Contraptor, metalworker, global activist, steampunk... specializing in pedal-power.

Using steel, wheels, and sewing, I rend Victorian æsthetics into a Mad-Max setting with a rigorous use of found and recycled materials.

Loves Me, Loves Me Not

Redmoon Theater's 2005 summer spectacle was exemplary of their style: Sweeping stage, daring location, involved in the neighborhood, and hauntingly magical. It set out to be a sort of post-apocalyptic comedy, set in a flooded town, about materialism. The show opened on September 15, and three weeks before opening night Hurricane Katrina forced it to undergo a considerable re-write. You can read a New York Times article about the show's transformation.

Originally I designed a series of bicycle-cars representing various forms of modern-day consumerist vice, such as a grill-mobile with endless attachments and implements. As the location was chosen, we began to come to terms with the challenges of putting on a theatrical production over water. Each character needs a boat for every movement, each dropped tool or prop is gone forever, and the wind can considerably affect the timing of the show.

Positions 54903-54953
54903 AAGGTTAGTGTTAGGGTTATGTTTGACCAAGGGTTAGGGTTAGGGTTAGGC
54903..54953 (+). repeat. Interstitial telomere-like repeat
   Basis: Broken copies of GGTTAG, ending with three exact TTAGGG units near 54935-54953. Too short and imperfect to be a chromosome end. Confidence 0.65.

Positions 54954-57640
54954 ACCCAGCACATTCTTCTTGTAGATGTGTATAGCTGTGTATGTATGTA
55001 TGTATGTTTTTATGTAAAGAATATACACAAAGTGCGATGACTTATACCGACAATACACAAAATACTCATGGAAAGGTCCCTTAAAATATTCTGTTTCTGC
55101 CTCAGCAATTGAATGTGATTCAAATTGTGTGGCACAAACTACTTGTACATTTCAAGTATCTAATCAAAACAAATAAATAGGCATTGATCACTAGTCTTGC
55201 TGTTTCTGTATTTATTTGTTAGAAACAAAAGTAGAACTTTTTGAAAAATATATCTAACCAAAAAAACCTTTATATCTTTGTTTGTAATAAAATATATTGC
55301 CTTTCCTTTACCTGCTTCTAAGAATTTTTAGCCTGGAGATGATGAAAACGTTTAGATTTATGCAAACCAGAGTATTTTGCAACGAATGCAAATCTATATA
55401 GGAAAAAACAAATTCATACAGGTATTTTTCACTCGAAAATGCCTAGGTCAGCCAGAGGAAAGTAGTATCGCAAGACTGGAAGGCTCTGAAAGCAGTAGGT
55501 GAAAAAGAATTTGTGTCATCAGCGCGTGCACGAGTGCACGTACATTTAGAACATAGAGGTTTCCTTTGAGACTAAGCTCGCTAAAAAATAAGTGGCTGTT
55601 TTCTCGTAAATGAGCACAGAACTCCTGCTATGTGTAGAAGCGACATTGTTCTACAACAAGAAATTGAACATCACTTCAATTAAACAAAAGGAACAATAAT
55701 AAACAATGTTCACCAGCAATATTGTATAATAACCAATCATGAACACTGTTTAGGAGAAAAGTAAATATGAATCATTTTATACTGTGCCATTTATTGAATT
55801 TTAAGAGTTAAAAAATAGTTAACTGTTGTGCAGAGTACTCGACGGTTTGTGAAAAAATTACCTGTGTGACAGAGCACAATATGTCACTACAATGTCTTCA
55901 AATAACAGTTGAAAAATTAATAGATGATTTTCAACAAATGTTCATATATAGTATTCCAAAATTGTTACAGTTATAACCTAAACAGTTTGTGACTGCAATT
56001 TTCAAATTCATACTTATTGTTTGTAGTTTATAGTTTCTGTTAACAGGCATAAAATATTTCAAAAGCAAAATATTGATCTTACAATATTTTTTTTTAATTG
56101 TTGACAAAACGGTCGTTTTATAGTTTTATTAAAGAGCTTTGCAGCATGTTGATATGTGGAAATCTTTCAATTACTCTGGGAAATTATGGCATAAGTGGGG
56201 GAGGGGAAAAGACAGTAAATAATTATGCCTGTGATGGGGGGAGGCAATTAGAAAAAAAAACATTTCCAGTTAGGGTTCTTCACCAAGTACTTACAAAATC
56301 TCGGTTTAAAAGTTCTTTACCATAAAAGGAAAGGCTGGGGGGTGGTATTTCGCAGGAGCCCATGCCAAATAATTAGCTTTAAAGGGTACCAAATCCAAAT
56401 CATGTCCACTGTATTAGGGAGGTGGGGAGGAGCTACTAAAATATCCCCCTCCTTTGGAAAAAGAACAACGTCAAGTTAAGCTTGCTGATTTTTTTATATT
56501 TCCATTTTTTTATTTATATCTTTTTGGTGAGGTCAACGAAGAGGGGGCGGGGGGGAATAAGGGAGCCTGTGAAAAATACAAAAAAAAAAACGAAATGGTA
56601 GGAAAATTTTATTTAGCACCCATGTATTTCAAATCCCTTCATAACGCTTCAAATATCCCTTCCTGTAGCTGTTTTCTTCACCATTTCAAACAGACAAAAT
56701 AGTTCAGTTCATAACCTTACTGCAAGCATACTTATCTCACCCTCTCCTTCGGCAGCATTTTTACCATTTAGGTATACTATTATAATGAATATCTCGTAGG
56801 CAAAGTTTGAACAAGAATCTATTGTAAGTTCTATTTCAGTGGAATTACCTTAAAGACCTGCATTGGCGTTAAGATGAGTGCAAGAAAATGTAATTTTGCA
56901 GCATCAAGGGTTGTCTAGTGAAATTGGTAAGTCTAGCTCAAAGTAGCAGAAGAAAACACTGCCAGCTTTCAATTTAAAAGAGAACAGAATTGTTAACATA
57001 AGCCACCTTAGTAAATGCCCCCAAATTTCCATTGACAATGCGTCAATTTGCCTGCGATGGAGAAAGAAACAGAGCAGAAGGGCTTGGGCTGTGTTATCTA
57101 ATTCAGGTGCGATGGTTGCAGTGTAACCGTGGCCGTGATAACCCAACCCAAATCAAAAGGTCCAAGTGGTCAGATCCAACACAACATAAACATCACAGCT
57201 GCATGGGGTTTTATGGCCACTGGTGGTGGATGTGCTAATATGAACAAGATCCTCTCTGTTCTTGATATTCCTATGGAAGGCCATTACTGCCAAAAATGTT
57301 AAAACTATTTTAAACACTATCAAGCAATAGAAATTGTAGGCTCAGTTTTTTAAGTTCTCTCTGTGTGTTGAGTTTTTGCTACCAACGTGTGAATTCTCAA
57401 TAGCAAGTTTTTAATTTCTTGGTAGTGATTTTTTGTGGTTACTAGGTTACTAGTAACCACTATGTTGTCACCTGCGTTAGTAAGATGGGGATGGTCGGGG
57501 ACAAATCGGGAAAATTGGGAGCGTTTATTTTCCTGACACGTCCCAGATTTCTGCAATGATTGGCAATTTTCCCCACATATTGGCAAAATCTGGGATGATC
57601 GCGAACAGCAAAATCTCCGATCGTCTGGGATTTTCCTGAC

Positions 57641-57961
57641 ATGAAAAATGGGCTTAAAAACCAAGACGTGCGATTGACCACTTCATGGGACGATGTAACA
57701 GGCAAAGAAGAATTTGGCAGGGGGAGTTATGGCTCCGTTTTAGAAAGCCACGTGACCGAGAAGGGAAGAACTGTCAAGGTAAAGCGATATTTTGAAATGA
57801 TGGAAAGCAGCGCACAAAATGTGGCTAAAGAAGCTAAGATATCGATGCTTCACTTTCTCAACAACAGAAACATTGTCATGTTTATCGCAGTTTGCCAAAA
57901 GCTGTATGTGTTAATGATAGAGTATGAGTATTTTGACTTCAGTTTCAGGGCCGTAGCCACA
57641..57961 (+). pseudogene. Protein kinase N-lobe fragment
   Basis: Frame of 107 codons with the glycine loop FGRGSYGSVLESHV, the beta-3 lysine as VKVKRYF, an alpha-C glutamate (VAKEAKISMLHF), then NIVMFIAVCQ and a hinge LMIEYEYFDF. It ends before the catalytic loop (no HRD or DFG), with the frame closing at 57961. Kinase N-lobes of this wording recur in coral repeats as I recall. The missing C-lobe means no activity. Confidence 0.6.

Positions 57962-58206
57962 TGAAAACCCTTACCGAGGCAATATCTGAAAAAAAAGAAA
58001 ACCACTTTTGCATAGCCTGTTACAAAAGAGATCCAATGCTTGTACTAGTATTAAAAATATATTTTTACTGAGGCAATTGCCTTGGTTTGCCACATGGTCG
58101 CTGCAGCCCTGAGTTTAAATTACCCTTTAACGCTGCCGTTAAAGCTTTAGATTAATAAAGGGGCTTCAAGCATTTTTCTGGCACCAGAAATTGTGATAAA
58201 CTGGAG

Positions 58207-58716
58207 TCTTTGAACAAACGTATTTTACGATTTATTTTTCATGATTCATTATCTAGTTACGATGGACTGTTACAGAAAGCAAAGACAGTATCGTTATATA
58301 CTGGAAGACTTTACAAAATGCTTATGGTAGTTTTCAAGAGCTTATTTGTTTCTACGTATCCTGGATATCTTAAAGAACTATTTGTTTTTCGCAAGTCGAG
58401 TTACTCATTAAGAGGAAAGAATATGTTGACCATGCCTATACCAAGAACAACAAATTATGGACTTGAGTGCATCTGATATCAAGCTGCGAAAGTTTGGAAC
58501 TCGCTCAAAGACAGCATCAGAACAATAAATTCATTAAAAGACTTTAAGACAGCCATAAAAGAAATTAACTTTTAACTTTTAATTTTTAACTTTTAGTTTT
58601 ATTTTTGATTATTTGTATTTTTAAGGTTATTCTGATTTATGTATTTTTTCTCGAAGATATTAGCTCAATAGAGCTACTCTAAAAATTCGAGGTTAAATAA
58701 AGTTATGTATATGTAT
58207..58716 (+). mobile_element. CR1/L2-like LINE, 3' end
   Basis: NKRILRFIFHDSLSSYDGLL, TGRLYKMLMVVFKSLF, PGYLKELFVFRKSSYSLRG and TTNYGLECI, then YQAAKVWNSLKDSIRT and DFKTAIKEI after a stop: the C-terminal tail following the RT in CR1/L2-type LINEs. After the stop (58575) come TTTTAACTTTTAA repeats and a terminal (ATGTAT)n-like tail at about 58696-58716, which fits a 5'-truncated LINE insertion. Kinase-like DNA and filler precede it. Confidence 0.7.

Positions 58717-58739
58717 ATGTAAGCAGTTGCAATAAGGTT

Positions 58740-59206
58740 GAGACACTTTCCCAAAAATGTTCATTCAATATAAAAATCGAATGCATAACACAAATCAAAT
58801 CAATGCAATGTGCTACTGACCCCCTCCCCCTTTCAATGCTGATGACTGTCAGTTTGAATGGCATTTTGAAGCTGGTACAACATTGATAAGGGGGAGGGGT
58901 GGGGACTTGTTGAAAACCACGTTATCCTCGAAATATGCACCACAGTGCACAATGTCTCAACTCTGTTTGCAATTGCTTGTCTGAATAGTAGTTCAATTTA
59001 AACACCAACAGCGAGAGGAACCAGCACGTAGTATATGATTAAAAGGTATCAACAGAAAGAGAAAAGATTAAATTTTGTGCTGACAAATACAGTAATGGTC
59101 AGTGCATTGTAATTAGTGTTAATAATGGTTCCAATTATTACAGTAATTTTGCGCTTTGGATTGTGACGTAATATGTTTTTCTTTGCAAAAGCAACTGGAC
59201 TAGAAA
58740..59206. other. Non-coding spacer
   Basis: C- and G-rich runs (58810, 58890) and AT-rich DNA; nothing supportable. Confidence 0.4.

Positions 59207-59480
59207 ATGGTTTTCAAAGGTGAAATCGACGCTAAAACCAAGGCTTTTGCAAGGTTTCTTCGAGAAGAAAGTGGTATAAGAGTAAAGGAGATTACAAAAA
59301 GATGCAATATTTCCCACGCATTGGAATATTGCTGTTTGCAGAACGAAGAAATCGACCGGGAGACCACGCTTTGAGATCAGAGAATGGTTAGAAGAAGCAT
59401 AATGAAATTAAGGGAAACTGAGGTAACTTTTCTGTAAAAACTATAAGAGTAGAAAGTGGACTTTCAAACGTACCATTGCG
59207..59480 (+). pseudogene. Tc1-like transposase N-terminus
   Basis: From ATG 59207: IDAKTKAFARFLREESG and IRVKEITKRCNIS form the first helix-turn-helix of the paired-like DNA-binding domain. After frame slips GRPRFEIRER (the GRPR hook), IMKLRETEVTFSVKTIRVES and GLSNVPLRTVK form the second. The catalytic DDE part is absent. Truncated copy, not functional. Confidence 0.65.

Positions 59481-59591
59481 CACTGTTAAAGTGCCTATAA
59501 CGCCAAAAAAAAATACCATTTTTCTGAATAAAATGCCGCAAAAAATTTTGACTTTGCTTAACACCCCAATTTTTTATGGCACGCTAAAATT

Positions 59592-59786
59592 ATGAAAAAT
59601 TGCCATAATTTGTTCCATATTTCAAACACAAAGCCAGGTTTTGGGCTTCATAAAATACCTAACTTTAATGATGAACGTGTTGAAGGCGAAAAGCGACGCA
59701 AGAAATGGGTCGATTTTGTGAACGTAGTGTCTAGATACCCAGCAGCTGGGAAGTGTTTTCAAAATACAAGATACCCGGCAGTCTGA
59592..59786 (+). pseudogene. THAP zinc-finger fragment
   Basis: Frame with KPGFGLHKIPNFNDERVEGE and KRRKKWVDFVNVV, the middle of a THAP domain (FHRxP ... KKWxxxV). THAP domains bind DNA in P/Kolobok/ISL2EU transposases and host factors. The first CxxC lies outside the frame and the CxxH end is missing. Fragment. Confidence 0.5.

We set up an above-ground pool in our shop, for testing. My vehicles became boats, and with the set crew I created a floating house and gas station, as well as a mobile floating band platform. The house transformed with a fold-down kitchen floor, a grill in the chimney, and a nursery that spun upside-down to appear as part of the roof.

The two boats I built for this show were The Quadropus and a pedal-powered jet ski. During the show itself, as usual, I worked on the pryo crew executing a floating net-of-candles effect.

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